Finding a Balance

By Swift, Charles | Stage Directions, April 2001 | Go to article overview

Finding a Balance


Swift, Charles, Stage Directions


What you need to know about motorized rigging and safety-related issues.

For both artists and tradespeople alike, the theater can be an inherently dangerous place to work. The greatest potential for injury is during a scene change, where thousands of pounds of scenery are moving on and off the stage, performers are rushing to change and return, stagehands are moving furniture, checking effects and setting props, and it's pitch black.

Currently, in most U.S. theaters, flown scenery is attached to a manually operated counterweighted rigging system. The rigging is controlled by stagehands, who receive valuable feedback through a handline regarding the scenery's location and whether or not it has encountered something in its path. In many theaters, the Hymen are the most experienced people on the crew. They know the shows as well as anyone on the production staff. They have attended the rehearsals and are intimate with all elements of the scene change. They can anticipate problems and have a knack for keeping people out of danger. So how do we get a machine to do everything that humans do? Well, we can't, but we can take steps to both meet the performance requirements and keep the rigging systems as safe as practicable.

Motorized Rigging Systems In most motorized rigging systems, the scenery load is not balanced by counterweights, and there is no direct human interaction with the hauling lines. The design parameters for a motorized rigging system vary greatly from a manual counterweight system, where the goal is to balance the load. Motorized rigging systems fall into three basic categories: lineshaft, drum and counterweight-assisted. They are further delineated into two types: fixed speed and variable speed. The type of system, fixed or variable speed, determines the control parameters, which are fairly universal across each category. For the last 50 years, fixed speed systems have been popular for certain applications, such as raising and lowering very heavy "lighting bridges," framed portals and large movie screens over stages. Fixed speed systems, however, are usually operated when there is no audience in the house and no performers onstage. Even then, their operation is generally preceded by a hearty cry of "Heads up!"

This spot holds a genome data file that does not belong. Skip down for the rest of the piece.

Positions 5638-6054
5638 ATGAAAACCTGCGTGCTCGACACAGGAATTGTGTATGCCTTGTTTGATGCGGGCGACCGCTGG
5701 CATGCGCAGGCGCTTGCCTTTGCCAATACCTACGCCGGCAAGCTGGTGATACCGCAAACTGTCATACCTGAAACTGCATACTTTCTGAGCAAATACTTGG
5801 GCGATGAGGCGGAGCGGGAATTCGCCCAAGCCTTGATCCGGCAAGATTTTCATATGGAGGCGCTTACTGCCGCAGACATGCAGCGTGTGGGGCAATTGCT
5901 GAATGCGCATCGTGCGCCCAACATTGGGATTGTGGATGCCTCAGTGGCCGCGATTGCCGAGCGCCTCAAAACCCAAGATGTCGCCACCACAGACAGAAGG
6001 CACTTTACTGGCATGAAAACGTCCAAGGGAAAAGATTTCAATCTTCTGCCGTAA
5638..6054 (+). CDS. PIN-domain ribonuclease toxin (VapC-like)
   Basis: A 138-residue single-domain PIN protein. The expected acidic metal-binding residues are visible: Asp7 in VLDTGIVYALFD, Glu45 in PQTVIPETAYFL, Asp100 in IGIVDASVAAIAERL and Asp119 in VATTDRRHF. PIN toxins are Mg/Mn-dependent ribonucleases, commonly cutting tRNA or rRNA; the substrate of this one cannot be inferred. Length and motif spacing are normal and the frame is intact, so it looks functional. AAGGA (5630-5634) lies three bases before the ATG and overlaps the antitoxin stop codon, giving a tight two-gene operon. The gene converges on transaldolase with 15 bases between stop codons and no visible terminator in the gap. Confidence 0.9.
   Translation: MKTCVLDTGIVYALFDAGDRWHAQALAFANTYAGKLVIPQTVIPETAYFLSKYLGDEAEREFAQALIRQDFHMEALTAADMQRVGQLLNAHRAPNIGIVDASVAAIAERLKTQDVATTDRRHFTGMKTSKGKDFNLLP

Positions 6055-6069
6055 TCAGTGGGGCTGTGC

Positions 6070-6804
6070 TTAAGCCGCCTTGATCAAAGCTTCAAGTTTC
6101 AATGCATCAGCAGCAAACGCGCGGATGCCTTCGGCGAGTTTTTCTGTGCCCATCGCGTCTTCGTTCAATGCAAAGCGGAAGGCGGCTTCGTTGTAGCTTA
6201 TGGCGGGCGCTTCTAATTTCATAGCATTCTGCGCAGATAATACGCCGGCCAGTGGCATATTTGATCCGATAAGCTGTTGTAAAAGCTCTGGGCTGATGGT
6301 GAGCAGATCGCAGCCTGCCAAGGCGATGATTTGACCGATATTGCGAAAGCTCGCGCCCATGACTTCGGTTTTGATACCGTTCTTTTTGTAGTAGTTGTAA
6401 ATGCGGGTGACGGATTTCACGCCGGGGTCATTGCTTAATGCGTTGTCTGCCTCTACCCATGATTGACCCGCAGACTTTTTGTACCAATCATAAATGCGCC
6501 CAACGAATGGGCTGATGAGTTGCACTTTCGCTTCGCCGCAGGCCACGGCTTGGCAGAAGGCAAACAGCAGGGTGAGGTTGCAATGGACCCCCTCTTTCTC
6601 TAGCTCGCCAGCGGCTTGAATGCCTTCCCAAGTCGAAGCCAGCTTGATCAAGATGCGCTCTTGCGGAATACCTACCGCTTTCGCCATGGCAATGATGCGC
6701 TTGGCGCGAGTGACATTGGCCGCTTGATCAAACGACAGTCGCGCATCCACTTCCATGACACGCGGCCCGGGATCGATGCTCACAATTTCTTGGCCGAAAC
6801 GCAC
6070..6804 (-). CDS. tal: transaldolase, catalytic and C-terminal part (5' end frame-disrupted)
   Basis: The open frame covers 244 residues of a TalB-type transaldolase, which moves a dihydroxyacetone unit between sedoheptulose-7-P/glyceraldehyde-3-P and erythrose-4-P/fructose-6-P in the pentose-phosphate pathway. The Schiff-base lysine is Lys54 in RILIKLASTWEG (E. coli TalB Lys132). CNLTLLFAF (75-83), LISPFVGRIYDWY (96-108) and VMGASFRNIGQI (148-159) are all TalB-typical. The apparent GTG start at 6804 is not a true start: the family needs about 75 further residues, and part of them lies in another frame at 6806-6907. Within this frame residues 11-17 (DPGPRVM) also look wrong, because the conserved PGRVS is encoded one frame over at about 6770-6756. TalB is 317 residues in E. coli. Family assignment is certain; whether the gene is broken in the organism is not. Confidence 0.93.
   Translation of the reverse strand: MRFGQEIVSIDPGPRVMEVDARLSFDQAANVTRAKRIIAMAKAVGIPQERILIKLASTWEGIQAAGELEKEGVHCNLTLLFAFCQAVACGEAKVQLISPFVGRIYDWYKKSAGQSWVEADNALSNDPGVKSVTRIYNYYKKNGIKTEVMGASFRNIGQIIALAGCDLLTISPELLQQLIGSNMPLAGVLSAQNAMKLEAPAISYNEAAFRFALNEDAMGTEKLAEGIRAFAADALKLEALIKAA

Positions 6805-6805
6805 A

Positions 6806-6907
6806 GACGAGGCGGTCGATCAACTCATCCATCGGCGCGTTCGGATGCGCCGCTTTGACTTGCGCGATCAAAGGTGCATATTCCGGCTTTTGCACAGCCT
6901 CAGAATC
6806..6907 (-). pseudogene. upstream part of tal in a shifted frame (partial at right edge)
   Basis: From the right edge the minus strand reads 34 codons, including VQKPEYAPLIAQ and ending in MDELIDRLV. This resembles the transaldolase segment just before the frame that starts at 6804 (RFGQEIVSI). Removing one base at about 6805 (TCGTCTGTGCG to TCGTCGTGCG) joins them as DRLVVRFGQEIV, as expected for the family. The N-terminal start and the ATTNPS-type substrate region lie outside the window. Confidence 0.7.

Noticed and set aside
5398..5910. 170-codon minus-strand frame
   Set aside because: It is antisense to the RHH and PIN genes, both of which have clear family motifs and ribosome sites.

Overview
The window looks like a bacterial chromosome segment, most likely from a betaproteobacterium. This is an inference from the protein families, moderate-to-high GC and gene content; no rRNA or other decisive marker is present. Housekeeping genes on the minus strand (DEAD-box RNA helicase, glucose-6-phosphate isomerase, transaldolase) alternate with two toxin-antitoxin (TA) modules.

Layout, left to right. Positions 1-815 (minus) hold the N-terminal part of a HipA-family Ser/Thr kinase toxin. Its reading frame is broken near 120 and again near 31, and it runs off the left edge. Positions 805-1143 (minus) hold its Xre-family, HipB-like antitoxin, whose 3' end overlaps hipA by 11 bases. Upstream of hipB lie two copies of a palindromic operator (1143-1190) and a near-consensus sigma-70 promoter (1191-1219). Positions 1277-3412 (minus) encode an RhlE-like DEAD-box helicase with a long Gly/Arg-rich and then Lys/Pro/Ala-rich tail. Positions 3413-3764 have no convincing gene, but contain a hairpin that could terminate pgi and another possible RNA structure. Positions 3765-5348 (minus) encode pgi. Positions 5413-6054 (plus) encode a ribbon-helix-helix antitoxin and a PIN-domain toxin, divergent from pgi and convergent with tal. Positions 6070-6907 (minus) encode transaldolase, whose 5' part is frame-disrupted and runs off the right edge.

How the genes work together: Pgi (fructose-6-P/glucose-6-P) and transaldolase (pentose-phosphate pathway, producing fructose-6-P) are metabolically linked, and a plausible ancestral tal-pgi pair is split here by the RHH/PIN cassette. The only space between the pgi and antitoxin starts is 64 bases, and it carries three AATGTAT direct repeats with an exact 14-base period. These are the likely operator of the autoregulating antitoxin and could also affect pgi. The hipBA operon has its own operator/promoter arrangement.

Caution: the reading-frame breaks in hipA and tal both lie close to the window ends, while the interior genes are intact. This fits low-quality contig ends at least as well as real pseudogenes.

During a live performance, the demand for speed, precision, repetition and lifting heavy loads, coupled with the requirements for a silent operation and an accident-free production sequence, place huge demands on the safety of high-speed (i.e. variable speed) rigging systems that can be daunting to both initiate and maintain. Generally, when designing motorized rigging systems, the intent is to have them come to a full stop to maintain safety (i.e., a fail-safe position), but this can be in direct conflict with the demand to (1) keep a performance moving at its assigned pace; and (2) design each machine for its "worst case" (i.e., maximum load) scenario. However, there are limits to the degree of safety that can be achieved in any human-to-machine interaction.

Major Factors Governing Safety

System Design. The person who assembles the parts of the rigging system into a cohesive unit is crucial to its ultimate outcome. The rigging system designer is the person who determines how people interact with the system and how the system responds-taking into account production requirements and machine limitations. It is not unusual to see motorized system specifications that require each lineset to lift 1,000 pounds at a rate of four to five feet per second, and attain full speed within one second after the "go" button is pushed. By necessity, the interests of safety and production quality are best served when the systems designer (an engineer) has a complete understanding of the stage operations and the production demands.

Software or Soft Limits. Today's typical automated rigging systems are so sophisticated that they require a separate computer control distinct from the essential machine operation control. …

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